Book Report: Captain Pantoja and the Special Service

Published January 29, 2017 by Iphis of Scyros


I’m not quite sure how to begin or where to respond to this book.  The issues are complex, though they would have felt a bit simpler a year or two ago.

To begin at the beginning, this book was what I read for Challenge #4 “Read a book set in Central or South America, written by a Central or South American author.”  My first impulse was to read something by Jorge Luis Borges, but it turns out most of his fiction isn’t actually set in South America.  So I looked over Book Riot’s list of 100 Must-Read Latin American Books, and somehow I decided on this one.


(Unlike in my previous posts, that cover image is not the cover of the edition I read.   I got it out of the university library, and it’s an old edition — first English edition (1978), as far as I can tell — unlike the one above, which seems to have gone to press in 1990.  But since the dust jacket isn’t on it, I don’t know what the cover looked like, so I just went with this one.)  Since it’s what I was consulting to decide which book to read, let me quote to you the blurb from the book’s Goodreads page:

This delightful farce opens as the prim and proper Captain Pantoja learns he is to be sent to Peru’s Amazon frontier on a secret mission for the army—to provide females for the amorous recruits. Side-splitting complications arise as world of Captain Pantoja’s remarkable achievements start to spread.

There’s nothing strictly incorrect (other than “world” instead of “word”) about the summary — though I think it fails to qualify as “a delightful farce” no matter how you look at it — but the tone it suggests is not the tone of the book.

First off, this isn’t an entertainment novel:  this is literature.  Which is fine and dandy, as long as you go in knowing that.  (And I freely admit that I didn’t actually read any of the reviews on the Goodreads page, just the summary.  Which somewhat defeats the purpose of the site, I suppose.)  I didn’t know, so I was immediately taken by surprise when the first chapter was written in a style that…well, if there’s a name for it, I don’t know what the name is.  It’s not stream-of-consciousness, because you’re not inside anybody’s head, but you keep jumping about through time and space (though not too much time jumping, not more than a few days).  It’s more like stream-of-conversation.  You’re getting snippets from as many as four or five conversations, some of which you’re actively intended to follow, and some of which are just there to give depth, illustration or counterpoint to the ones you’re following.  It’s confusing at first blush, though you wrap your head around it pretty quickly, but it’s hard to get back into the flow of the thing if you have to leave off mid-chapter.  (Which can be a problem if you’re reading it during your lunch break!)  About a third of the chapters are in that style, whatever it’s called.  The others are nightmares (literally the only time you’re ever really in anyone’s head), military dispatches, newspaper articles and such.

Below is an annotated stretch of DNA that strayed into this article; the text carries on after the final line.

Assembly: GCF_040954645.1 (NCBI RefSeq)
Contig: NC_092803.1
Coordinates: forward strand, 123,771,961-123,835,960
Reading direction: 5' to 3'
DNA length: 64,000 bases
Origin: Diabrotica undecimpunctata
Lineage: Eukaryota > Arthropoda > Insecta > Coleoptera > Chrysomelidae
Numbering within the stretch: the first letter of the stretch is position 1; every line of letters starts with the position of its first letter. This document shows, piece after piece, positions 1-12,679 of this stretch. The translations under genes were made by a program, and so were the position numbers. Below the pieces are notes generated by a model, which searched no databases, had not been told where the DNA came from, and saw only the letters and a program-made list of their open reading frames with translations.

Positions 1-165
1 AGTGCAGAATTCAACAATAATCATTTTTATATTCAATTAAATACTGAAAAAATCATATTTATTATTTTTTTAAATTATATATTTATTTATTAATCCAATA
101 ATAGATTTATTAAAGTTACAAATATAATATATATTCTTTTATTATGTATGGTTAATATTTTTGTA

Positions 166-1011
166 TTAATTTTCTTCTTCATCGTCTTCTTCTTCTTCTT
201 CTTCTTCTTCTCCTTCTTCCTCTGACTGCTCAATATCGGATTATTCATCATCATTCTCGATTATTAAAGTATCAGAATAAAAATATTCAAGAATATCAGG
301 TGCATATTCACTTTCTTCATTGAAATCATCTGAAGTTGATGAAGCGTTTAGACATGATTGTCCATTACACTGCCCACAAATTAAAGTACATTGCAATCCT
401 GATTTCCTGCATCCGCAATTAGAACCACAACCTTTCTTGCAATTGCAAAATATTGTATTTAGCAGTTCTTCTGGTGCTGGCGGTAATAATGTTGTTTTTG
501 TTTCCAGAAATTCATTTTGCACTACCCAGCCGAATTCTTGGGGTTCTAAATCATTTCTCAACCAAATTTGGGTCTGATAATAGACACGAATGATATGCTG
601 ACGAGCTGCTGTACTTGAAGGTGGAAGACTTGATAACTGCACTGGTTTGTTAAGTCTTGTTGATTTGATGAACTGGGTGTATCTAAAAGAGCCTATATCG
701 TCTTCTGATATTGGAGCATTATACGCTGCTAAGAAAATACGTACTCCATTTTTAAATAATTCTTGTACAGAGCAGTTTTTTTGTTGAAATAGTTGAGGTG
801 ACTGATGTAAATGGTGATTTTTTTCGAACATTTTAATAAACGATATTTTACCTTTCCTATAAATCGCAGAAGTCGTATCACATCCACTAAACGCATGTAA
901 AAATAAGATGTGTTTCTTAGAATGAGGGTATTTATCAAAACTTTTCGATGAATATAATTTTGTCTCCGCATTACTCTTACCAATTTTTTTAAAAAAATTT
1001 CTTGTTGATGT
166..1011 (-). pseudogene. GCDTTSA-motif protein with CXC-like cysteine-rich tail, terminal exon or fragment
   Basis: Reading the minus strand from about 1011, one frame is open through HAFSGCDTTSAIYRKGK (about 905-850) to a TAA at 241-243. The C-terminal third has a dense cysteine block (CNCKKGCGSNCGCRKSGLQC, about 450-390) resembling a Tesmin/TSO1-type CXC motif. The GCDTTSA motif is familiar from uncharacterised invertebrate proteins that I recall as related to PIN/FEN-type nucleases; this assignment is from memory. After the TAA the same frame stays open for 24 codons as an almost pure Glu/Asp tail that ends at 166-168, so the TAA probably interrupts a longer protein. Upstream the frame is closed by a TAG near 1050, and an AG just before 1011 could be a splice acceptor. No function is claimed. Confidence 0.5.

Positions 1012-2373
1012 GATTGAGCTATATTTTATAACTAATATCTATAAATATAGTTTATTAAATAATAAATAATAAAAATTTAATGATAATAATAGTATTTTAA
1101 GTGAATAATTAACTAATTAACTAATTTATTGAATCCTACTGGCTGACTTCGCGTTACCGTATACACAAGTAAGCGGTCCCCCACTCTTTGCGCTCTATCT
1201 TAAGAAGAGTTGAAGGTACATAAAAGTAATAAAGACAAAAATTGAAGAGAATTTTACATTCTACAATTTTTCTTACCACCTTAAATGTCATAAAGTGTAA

Moving on, let me give you my summary of what the plot is:

All throughout the Peruvian section of the Amazon basin, complaints are being registered against the army for the myriad sexual assaults and rapes being perpetrated by the soldiers, causing the Army considerable irritation and anger.  For his logical and stiff-shirted military nature, they select Captan Pantaleón Pantoja to create and run the Special Service for Garrisons, Frontier and Related Installations (SSGFRI).  The purpose of the SSGFRI is to bring prostitutes to the prostitute-free regions of the Amazon so that the soldiers can safely relieve their sexual tensions without assaulting the civilians.  This, of course, must be performed with the utmost secrecy, forcing Pantoja to lie to his wife and mother (who lives with them), and to dress as a civilian the entire time he’s in Iquitos, his base of operations.  As the Secret Service begins its duty, a cult led by the mysterious Brother Francisco is sweeping through the Amazon basin, causing great worry to the church leadership, as the cult has a tendency to crucify small animals and has definite overtones of blood worship.